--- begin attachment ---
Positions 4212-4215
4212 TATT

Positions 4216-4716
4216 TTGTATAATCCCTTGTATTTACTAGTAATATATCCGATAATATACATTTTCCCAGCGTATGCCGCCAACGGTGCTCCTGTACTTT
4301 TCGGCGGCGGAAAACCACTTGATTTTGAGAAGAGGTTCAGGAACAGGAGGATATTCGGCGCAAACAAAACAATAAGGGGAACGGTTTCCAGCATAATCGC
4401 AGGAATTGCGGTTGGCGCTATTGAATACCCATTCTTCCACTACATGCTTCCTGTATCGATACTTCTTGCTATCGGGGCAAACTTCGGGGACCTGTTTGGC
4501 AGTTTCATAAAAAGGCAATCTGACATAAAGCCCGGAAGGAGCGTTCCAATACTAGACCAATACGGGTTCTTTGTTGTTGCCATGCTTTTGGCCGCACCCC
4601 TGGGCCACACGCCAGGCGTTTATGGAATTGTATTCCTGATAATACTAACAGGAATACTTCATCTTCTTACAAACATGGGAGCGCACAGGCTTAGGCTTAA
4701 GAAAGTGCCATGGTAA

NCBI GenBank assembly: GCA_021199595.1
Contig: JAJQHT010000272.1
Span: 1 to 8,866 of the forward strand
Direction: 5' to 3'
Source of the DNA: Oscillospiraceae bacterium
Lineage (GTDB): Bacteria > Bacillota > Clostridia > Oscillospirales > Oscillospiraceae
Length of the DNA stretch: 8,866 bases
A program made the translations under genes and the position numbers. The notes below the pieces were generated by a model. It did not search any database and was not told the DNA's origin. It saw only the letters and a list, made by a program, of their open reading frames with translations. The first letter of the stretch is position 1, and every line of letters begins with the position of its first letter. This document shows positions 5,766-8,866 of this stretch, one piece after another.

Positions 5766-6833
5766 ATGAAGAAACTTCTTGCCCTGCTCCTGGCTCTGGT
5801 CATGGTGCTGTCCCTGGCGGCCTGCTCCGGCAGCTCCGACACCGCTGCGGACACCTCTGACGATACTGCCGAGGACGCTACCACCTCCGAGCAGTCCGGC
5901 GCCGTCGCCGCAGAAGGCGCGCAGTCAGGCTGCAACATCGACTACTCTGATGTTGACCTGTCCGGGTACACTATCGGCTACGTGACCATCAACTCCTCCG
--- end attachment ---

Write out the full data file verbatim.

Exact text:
Positions 4212-4215
4212 TATT

Positions 4216-4716
4216 TTGTATAATCCCTTGTATTTACTAGTAATATATCCGATAATATACATTTTCCCAGCGTATGCCGCCAACGGTGCTCCTGTACTTT
4301 TCGGCGGCGGAAAACCACTTGATTTTGAGAAGAGGTTCAGGAACAGGAGGATATTCGGCGCAAACAAAACAATAAGGGGAACGGTTTCCAGCATAATCGC
4401 AGGAATTGCGGTTGGCGCTATTGAATACCCATTCTTCCACTACATGCTTCCTGTATCGATACTTCTTGCTATCGGGGCAAACTTCGGGGACCTGTTTGGC
4501 AGTTTCATAAAAAGGCAATCTGACATAAAGCCCGGAAGGAGCGTTCCAATACTAGACCAATACGGGTTCTTTGTTGTTGCCATGCTTTTGGCCGCACCCC
4601 TGGGCCACACGCCAGGCGTTTATGGAATTGTATTCCTGATAATACTAACAGGAATACTTCATCTTCTTACAAACATGGGAGCGCACAGGCTTAGGCTTAA
4701 GAAAGTGCCATGGTAA

NCBI GenBank assembly: GCA_021199595.1
Contig: JAJQHT010000272.1
Span: 1 to 8,866 of the forward strand
Direction: 5' to 3'
Source of the DNA: Oscillospiraceae bacterium
Lineage (GTDB): Bacteria > Bacillota > Clostridia > Oscillospirales > Oscillospiraceae
Length of the DNA stretch: 8,866 bases
A program made the translations under genes and the position numbers. The notes below the pieces were generated by a model. It did not search any database and was not told the DNA's origin. It saw only the letters and a list, made by a program, of their open reading frames with translations. The first letter of the stretch is position 1, and every line of letters begins with the position of its first letter. This document shows positions 5,766-8,866 of this stretch, one piece after another.

Positions 5766-6833
5766 ATGAAGAAACTTCTTGCCCTGCTCCTGGCTCTGGT
5801 CATGGTGCTGTCCCTGGCGGCCTGCTCCGGCAGCTCCGACACCGCTGCGGACACCTCTGACGATACTGCCGAGGACGCTACCACCTCCGAGCAGTCCGGC
5901 GCCGTCGCCGCAGAAGGCGCGCAGTCAGGCTGCAACATCGACTACTCTGATGTTGACCTGTCCGGGTACACTATCGGCTACGTGACCATCAACTCCTCCG